curmudgeonIn the previous post, the Curmudgeon looked at the first of the two major sociological changes that, in his opinion, have occurred in the Amateur Radio Service during the past fifty years:  the “dumbing down” and “consumerization” of the ARS.  In this post he examines the second major change.

This other change, the Curmudgeon suggests, is the ascendency of ARS operators’ ego as a principal organizing force. It has changed the Service during the past half-century, and not for the better.  There are several ways in which this trend manifests itself today.

The first way, and perhaps the hardest one to describe, is simply on-air courtesy among operators.  Basic operating courtesy, over the fifty year period, seems to be a diminishing quality.  This is seen most readily in the “use of the frequency” area.  Unlike all other licensed radio services, the FCC does not assign Amateurs fixed frequencies on which to operate.  By virtue of the Rules, each operator can use any frequency (as long as it is authorized to him by his individual grade of license) among the thousands of frequencies contained in a given ARS band.  There is no long-term primacy of frequency use accorded to any individual or group (there are some voluntary frequency reservations, however).  And so at any point in time the use of any individual frequency depends on cooperation and coordination among all those who would like to use it.

Generally the individual who first operates on a previously unused frequency is considered by most operators to be the one who controls it, for however long (within reason!) he wishes.  Fifty years ago it was very rare for one operator to deliberately “invade” someone else’s frequency-in-use.  In that era if someone did accidentally access an active frequency and was then notified of the fact, his typical response was to apologize and then quickly to move to an unused frequency.  Today, in too many instances (often during contests, see below) and especially if competition is involved, an invading operator may decide just to ignore the established operator and to force his way onto the frequency.  If the invader is utilizing high transmitter power and large antennas (see below), he and his dominating signal can very well drive the established operator out.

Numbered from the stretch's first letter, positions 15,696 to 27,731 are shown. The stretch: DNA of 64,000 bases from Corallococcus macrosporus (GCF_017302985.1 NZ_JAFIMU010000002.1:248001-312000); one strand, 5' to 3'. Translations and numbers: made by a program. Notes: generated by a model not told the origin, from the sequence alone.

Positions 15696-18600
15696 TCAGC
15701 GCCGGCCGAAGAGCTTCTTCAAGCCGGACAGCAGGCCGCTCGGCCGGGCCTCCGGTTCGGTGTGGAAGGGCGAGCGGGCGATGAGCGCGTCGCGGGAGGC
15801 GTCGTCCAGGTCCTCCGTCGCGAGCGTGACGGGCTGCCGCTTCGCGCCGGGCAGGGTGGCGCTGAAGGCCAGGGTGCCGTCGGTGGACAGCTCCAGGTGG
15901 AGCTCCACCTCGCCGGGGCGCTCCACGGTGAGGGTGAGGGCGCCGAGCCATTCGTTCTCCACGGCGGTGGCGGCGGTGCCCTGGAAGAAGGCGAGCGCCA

Second, compared to a half-century ago, the Amateur Radio Service has many more, as well as more frequent, competitive on-air operating “contests.” The stated goal of the contests is to make on-air contact with as many different stations in as many different (pre-specified) land locations as is possible during the published contest operating hours, and the winner is the operator who makes the most contacts.  However each contact is fleeting (perhaps ten seconds in length), human interactions are minimal and nothing new is learned from the contact.  When contests occur, large portions of some frequency bands may be taken over for the event, and those operators who have no interest in competing may be driven, in whole or in part, from those portions.

The ultimate ham contester’s antenna!
The ultimate ham contester’s antenna!

And what is gained from these frequent contests?  Their major function seems to be to bolster the egos of those who choose to compete in them.  The specialized skills that are developed through participation in contests, in the Curmudgeon’s opinion, are not particularly useful for or transferrable to broader communications contexts!  There is little recognized need in the general telecommunications universe for skilled human operators who have been trained to make large numbers of short, rapid contacts with random network nodes, each of which contact produces almost no useful information!